UNESCO-supported programme helps young tsunami survivors in Japan
Over 7000 Japanese schools were destroyed or damaged by the earthquake and tsunami in March 2011. In one case the tsunami swept away 70 per cent of a school’s pupils, leaving the surviving children in a state of shock.
One fifteen-year-old girl whose entrance ceremony to high school was scheduled in April, said “I was excited to start high school life in April. But the tsunami took every single item in the house including my new school uniform. Even the high school building by the sea was washed away completely. I am so worried and scared of what will become of me…”
The National Federation of UNESCO Associations in Japan (NFUAJ) has raised over a million euros for a programme to help rebuild the schools and restore normality as far as possible.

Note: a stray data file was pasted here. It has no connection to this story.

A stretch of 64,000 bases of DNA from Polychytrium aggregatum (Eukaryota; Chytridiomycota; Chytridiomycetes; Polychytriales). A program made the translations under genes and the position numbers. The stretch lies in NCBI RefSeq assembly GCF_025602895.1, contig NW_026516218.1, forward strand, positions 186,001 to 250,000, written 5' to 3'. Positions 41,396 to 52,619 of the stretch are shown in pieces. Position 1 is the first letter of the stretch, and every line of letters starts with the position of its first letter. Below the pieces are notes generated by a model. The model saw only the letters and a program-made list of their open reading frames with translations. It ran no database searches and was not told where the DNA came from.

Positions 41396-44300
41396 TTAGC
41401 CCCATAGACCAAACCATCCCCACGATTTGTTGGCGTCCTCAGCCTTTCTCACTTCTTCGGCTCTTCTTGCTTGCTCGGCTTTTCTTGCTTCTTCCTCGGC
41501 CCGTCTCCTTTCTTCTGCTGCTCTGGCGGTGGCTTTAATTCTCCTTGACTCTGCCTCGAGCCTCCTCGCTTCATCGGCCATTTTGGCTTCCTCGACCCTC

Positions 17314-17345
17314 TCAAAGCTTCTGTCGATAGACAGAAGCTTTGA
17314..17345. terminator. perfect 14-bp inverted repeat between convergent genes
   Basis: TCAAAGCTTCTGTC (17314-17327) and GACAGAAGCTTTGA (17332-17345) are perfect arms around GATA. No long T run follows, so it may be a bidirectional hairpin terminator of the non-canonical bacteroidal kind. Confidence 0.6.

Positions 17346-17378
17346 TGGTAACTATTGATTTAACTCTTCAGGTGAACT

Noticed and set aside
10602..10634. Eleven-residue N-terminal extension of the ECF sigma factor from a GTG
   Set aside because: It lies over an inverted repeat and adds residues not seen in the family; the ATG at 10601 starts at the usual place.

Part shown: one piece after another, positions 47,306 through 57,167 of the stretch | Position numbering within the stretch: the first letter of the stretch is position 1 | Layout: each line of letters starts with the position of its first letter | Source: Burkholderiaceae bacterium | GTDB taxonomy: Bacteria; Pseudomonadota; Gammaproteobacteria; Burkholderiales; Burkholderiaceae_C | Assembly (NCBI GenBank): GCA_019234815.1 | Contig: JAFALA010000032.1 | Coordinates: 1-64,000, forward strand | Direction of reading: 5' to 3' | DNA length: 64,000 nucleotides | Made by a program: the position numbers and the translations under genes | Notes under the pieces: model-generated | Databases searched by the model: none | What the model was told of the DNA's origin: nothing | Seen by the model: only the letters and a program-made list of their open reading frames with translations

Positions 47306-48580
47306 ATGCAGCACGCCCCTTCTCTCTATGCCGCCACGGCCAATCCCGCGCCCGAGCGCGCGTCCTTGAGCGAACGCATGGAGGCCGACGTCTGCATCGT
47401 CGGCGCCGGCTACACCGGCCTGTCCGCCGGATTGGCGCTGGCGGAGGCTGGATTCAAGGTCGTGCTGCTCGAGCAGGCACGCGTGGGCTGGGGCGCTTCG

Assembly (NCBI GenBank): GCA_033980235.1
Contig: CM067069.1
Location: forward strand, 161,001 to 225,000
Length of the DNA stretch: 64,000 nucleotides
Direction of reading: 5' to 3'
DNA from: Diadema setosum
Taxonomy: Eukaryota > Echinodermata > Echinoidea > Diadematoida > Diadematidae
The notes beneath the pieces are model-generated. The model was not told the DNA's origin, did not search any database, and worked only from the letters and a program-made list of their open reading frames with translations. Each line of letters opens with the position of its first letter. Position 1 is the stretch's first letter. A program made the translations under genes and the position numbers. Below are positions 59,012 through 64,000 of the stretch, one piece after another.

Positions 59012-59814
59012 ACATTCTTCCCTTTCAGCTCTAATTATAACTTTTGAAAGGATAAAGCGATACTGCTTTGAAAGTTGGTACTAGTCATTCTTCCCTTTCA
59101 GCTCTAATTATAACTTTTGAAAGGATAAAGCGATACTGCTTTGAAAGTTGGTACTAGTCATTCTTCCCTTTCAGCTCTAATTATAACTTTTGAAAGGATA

The UNESCO-supported programme started on March 14, three days after the disaster. It has three phases. First, NFUAJ will supply educational materials to teachers and learners; in the mid-term it will help re-stock school libraries, and in the longer term support child survivors who lost their parents in the earthquake and tsunami.
Despite the existence of major fund-raising and relief campaigns, NFUAJ notes a lack of psycho-social support for young survivors of the earthquake and tsunami. The federation is thus shifting from emergency to recovery assistance mode, with a focus on traumatic psychological care for children.
So far NFUAJ have raised over €1.2 million, of which €21.354,93 was raised on 10 April at a concert for Japan at UNESCO headquarters which featured over 100 musicians from across Europe.
The NFUAJ was founded in 1948 and now has a network of 300 clubs and associations.
Powerpoint on the NFUAJ project, including “ the voices of the victims”
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